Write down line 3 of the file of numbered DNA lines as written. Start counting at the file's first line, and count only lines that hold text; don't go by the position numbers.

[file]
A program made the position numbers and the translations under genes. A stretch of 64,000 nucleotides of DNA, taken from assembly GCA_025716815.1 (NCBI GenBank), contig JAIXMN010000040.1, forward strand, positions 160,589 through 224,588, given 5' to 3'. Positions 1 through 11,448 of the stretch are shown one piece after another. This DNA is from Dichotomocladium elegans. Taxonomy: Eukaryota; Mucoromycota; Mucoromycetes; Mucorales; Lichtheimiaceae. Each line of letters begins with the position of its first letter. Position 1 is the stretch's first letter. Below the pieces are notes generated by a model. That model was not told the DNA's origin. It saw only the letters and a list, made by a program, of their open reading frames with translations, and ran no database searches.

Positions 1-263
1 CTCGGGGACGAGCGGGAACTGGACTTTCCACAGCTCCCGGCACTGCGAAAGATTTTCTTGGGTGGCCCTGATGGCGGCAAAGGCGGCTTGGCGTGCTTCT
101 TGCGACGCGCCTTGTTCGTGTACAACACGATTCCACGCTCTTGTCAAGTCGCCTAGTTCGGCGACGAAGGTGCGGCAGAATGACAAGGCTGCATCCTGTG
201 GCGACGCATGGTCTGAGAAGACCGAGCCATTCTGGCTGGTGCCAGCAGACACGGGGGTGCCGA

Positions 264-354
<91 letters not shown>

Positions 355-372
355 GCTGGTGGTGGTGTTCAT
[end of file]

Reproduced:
1 CTCGGGGACGAGCGGGAACTGGACTTTCCACAGCTCCCGGCACTGCGAAAGATTTTCTTGGGTGGCCCTGATGGCGGCAAAGGCGGCTTGGCGTGCTTCT